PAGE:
Vang Vieng, Laos

On our first trip to Southeast Asia ever, we went in hot and went straight to Vang Vieng, which is in the middle of nowhere Laos, set against some of the most stunning scenery I have ever seen in my entire life. We flew from Bangkok to Udon Thani, a smaller town in northern Thailand.

Original post 2/1/2011

Once we arrived in Udon Thani we took a short bus ride north to the border town of Nong Khai where we were meeting up with our friends Jared and Rachel (They had arrived a few days before us). We chilled along the Mekong River for a bit, marveling at the fact that we all finally made it and could relax. The main mode of short-distance transportation in places such as these is a tuk tuk. A tuk tuk is little more than a motorcycle with a covered mini trailer hooked to the back. A normal sized one can fit a handful of people but trust me, I saw many a locals piled into them. So Jared and Al took one tuk tuk and Rachel, Christa and I took another and we headed for the border to cross into Laos. Laos was our first communist country, woo! Going into countries like Laos isn’t like taking a nice trip across the border to Canada…or even Mexico. You are crossing into a country where they don’t observe the same kind of rules as the Western world. If you are caught doing something against the law here, they could very well just kill you if they feel like it and no one would hear about it and they don’t even have to let your home country know what happened to you. It’s pretty scary but you just have to keep a smart head.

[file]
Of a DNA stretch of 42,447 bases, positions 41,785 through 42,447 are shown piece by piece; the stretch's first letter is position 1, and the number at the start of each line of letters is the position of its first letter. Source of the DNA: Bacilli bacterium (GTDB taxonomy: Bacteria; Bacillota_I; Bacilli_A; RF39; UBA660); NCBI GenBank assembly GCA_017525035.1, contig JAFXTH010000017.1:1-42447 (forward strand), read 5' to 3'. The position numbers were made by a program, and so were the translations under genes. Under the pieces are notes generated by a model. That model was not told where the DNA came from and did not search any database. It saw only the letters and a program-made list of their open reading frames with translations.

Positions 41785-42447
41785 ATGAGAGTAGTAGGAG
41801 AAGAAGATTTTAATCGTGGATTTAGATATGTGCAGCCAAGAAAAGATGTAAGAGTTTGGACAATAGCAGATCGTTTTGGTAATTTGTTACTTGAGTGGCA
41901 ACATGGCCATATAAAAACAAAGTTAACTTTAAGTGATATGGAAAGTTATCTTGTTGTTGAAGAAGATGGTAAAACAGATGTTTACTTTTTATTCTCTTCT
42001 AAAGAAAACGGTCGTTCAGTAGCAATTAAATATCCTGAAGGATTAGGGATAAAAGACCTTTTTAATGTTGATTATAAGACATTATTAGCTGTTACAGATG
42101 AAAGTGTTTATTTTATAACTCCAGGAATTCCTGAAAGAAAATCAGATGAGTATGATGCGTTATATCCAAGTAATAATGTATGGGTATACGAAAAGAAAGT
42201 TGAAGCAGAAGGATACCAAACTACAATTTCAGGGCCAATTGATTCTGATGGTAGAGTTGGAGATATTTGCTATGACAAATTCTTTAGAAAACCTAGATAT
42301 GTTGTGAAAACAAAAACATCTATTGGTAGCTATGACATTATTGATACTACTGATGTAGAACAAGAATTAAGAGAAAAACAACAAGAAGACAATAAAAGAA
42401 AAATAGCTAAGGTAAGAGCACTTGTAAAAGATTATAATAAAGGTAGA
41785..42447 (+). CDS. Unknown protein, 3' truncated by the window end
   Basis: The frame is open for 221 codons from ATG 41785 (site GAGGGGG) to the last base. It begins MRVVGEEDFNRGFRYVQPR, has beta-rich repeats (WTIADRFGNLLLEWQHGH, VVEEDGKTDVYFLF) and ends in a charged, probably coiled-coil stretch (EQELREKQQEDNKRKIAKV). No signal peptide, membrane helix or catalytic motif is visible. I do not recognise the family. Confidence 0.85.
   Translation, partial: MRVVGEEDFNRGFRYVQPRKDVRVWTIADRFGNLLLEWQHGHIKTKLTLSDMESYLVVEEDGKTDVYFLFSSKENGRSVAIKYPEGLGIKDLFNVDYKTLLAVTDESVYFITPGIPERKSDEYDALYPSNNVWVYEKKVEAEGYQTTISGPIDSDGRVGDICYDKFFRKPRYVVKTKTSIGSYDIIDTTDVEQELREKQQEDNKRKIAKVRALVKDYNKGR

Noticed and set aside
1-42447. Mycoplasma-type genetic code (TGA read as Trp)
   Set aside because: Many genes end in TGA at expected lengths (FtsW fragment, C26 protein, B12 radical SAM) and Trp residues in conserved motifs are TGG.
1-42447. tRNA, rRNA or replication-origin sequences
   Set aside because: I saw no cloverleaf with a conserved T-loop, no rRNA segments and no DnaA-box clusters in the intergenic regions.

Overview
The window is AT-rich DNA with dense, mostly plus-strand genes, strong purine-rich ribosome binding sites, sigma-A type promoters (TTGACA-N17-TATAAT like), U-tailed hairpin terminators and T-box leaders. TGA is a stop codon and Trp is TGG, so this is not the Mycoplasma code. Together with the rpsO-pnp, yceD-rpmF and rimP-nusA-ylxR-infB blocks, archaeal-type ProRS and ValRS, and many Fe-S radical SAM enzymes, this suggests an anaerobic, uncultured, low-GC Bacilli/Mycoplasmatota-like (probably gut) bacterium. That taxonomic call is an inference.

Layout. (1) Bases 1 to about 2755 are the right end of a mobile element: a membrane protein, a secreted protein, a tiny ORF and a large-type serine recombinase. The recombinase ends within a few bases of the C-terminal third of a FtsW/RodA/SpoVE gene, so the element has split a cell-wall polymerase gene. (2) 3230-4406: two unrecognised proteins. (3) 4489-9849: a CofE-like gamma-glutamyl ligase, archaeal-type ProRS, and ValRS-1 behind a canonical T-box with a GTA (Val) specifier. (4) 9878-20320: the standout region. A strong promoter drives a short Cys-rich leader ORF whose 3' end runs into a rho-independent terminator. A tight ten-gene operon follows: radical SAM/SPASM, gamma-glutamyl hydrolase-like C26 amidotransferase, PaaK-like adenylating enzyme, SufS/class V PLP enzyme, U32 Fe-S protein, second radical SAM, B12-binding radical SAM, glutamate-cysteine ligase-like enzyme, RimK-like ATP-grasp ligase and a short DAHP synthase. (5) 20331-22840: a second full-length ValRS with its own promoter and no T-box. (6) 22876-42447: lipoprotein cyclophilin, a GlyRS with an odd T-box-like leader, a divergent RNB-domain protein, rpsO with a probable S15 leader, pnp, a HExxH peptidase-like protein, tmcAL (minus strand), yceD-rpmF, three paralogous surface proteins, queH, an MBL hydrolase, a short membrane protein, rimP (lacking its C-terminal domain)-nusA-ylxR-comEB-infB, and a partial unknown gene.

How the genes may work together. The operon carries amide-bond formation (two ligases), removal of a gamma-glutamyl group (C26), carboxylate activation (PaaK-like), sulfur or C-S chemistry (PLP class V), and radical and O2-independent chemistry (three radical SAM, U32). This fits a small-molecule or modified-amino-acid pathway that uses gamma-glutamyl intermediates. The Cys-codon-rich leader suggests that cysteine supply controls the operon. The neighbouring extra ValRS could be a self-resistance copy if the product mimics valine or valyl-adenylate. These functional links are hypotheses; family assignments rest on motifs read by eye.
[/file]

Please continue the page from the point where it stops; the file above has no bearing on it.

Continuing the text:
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Once we did the border protocol and waited 30 minutes on our visas, we exchanged our Thai Baht into Lao Kip (we got nearly one million Kip from the exchange, millionaires!) and crossed the border into Vientiane, the capital of Laos. With our tourist visas and gangster roll of cash in hand we headed for the bus station. We still have another 4 hour bus ride until we eventually reach our destination: Vang Vieng. Once we arrive at the station we realize that we’ve missed the legit tourist buses that head for Vang Vieng. So we negotiate a price for another bus heading that way and hop on. The trip takes 5 hours and a lot of it was on a dirt road winding through the mountains…albeit beautiful ones. We stopped in every little village along the way to pick up things that needed to be delivered to this remote town we were headed towards. Once those grueling and sometimes scary 5 hours were over we had to climb over 20 or so boxes of fish sauce that had been loaded in the aisle of the bus that travelled with us to VV. It was well past dark when we arrived so it wasn’t until morning when I walked out of my room that I saw the striking scenery of Vang Vieng.  The breathtaking, enormous karst mountains were a backdrop for the Nam Song river flowing in front of me. The tropical landscape of this part of the world absolutely took my breath away.